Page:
Rolling shutters can increase window efficiency
Q: My windows are not the most efficient but are still in decent condition. I thought about getting rolling shutters for safety, efficiency and security. What are my options?
A: Adding rolling shutters on the exterior of windows improves efficiency and offers the best security and storm protection. I installed one over a large glass window in my family room. During a severe storm last fall, the shutter protected my window from a broken tree branch and me from flying glass had it broken. I have a wood-burning fireplace in that room, so the shutter also saves energy during winter.
The actual energy savings from installing rolling shutters depend upon the type of window glass you now have and the types of slat in the shutter. If your house now has double-pane windows, adding the shutters will about double the insulation value of the windows. With single-pane windows, the percentage increase in efficiency will be significantly greater.
An additional energy savings can be realized during summer because the rolling shutters also block the direct heat from the sun's rays. The shutters can be lowered to any position to allow in only as much light (and heat) as you desire. When completely lowered over the window, they block nearly all of the light.
Rolling shutters are extremely strong and secure because they operate similarly to a roll-top desk. Narrow slats roll up into a box housing above the window. The ends of each slat slide up and down vertical tracks on each side of the window, making them secure and relatively airtight when they are fully closed. The slat itself provides insulation as does the dead air space created between the shutter and the window glass. In cold climates, this also reduces indoor window condensation problems.
If you want security and privacy along with light and ventilation, slightly raise the rolling shutter. The bottom of the shutter will not rise, but the slats will separate slightly, exposing the interlocking flanges between them. Many of the shutters are designed with narrow slots in the flanges to allow some natural light and fresh air through.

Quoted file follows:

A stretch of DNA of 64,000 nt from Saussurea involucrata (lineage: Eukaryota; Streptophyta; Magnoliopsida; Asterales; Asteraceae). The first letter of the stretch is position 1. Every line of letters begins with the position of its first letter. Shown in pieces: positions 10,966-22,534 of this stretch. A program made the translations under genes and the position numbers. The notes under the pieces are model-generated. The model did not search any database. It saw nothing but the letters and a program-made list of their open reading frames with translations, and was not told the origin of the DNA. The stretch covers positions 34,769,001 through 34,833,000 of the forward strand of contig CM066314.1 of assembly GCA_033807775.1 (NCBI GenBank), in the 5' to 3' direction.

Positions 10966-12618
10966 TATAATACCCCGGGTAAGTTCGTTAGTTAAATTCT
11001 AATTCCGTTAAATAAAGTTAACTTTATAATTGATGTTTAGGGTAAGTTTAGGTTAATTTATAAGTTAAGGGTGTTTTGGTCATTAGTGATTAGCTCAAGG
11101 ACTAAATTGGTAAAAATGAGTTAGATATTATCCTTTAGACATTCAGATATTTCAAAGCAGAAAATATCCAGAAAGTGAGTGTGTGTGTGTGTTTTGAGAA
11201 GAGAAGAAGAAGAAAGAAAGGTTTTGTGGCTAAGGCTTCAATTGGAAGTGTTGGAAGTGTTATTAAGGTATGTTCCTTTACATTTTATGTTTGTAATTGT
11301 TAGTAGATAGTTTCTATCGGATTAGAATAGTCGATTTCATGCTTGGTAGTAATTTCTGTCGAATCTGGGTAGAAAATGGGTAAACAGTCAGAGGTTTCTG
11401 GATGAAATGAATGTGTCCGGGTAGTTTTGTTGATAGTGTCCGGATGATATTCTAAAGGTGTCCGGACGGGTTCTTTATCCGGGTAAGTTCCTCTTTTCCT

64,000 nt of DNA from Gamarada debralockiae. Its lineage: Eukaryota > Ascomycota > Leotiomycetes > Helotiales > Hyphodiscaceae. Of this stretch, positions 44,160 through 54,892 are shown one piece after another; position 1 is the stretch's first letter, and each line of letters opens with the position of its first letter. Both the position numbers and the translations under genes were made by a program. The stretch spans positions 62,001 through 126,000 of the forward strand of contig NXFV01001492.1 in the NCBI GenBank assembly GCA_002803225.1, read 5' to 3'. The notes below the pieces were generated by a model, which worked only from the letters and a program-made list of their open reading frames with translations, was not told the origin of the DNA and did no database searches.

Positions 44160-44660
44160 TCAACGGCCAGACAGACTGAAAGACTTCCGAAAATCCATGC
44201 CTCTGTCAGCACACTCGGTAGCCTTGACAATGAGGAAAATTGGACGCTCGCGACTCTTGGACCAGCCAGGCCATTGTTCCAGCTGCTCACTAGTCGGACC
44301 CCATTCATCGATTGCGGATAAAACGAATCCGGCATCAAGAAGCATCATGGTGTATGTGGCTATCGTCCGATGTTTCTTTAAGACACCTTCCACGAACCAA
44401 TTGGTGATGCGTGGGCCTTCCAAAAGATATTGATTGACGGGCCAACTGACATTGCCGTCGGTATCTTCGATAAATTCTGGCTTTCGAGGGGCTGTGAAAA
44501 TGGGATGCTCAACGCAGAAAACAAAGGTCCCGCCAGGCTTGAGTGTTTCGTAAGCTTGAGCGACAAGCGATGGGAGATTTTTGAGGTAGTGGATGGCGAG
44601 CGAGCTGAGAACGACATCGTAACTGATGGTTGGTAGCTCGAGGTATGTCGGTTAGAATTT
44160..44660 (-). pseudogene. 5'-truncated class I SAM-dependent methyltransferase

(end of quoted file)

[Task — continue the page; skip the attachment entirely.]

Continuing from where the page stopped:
Several materials are used for the slats: roll-formed metal, plastic or extruded aluminum. All are suitable for most areas. Extruded aluminum slats are the strongest and most expensive and are often used on shutters for large windows. The roll-formed metal ones can be filled with foam insulation for higher efficiency and rigidity. Check your local building codes for required materials and strength.
My large Roll-A-Way shutter with an electric operator is mounted over a 7-by-11-foot picture window with limited space between the top of the window and the soffit. It uses a specially designed slat to roll up into a relatively small box. Some designs use compact single-wall extruded slats where space is limited. A 6-by-6-inch box housing can accommodate a compact-slat shutter up to 84 inches in vertical length.
Shutters using double-wall, foam-filled slats made of 0.43 mm gauge aluminum require a larger box above the window. These are good for energy savings year-round. On south- and west-facing windows, select optional thermal reflecting paint. This is similar to the paint used on metal roofs for efficiency. It can keep the shutter and window 10% cooler than standard paint.
An important feature to consider is how the rolling shutter is opened and closed. The various options are a pull strap, a strap crank, a crank handle or an electric motor. Keep in mind, if your shutters are inconvenient to use, you will not close them as often as you should for efficiency or security.
For smaller shutters up to 25 pounds, a pull strap is quick and inexpensive. A strap crank is functional up to a 45-pound shutter. Large shutters and ones made from heavy gauge extruded aluminum, up to 80 pounds, are easier to operate with a hand crank or an electric motor. Electric motor operators, some with automatic rain and heat sensors, are the easiest to install, but most expensive.
The following companies offer rolling window shutters: AC Shutters, (800) 745-5261, www.acshutters.com; Roll-A-Way, (877) 220-6663, www.roll-a-way.com; Rollac Shutters, (888) 276-5522, www.rollac.com; and Wheat belt, (800) 264-5171, www.rollupshutter.com.
Q: I live in an older house. The water pressure has gradually decreased over the years. It is especially low in one bathroom. What is causing this, and what can I do to improve it?
A: Gradually decreasing water pressure is often the result of mineral deposit buildup in the water lines over many years. This is a particularly common problem in areas with very hard water. First, switch off the circuit breaker to the water heater.
Turn off the water at the main shut-off valve. Open a faucet that is far away from the main shut off valve and on a lower level so it drains the system. Open the main valve again and the water rushing through the pipes often dislodges some of the deposits. Let it run for a few minutes and then close the faucet.
• Write to James Dulley at 6906 Royalgreen Drive, Cincinnati, OH 45244 or visit dulley.com.